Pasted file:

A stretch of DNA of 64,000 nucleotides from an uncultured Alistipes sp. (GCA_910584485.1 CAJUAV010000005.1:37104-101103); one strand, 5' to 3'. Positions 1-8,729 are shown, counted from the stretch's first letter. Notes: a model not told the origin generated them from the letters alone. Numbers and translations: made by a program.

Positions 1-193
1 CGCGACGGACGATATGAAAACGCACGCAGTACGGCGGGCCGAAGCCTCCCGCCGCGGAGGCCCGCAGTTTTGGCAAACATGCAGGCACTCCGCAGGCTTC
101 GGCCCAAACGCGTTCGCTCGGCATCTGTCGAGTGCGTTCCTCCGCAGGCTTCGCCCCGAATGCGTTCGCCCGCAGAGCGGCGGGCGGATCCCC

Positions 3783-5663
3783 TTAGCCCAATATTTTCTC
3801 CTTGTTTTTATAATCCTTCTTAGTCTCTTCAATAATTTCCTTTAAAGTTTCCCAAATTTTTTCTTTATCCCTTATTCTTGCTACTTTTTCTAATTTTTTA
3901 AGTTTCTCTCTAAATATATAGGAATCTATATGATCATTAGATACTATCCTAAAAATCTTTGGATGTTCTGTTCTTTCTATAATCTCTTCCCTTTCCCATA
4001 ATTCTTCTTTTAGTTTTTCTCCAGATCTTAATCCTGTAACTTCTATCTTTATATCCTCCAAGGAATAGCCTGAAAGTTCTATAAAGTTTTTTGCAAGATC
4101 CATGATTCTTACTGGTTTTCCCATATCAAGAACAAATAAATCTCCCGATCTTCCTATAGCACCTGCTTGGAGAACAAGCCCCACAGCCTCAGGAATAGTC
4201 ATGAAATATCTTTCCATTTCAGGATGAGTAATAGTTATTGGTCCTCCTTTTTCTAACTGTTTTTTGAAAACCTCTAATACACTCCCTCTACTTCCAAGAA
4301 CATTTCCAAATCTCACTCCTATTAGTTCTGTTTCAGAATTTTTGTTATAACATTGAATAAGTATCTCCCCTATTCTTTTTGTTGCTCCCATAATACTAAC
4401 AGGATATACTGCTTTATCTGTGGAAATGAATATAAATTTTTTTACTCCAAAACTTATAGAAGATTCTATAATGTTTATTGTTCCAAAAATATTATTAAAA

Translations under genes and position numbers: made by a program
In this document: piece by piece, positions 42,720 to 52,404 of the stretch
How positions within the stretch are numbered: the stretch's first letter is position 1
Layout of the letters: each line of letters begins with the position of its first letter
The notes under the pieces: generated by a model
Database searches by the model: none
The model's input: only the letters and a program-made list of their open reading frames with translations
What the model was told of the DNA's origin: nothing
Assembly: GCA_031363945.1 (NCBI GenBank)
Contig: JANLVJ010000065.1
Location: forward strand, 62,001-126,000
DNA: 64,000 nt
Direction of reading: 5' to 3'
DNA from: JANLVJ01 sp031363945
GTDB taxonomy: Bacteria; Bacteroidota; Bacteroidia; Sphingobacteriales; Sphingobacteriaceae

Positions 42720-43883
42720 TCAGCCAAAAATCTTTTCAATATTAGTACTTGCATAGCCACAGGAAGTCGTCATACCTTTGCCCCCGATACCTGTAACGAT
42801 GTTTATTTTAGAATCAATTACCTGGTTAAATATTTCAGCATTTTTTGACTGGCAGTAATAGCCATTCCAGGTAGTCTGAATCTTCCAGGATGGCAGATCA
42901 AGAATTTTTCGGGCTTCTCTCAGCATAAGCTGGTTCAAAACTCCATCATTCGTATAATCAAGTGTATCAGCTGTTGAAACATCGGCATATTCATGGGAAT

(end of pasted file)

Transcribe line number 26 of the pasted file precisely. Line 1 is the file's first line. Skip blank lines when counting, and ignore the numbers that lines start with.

Direction of reading: 5' to 3'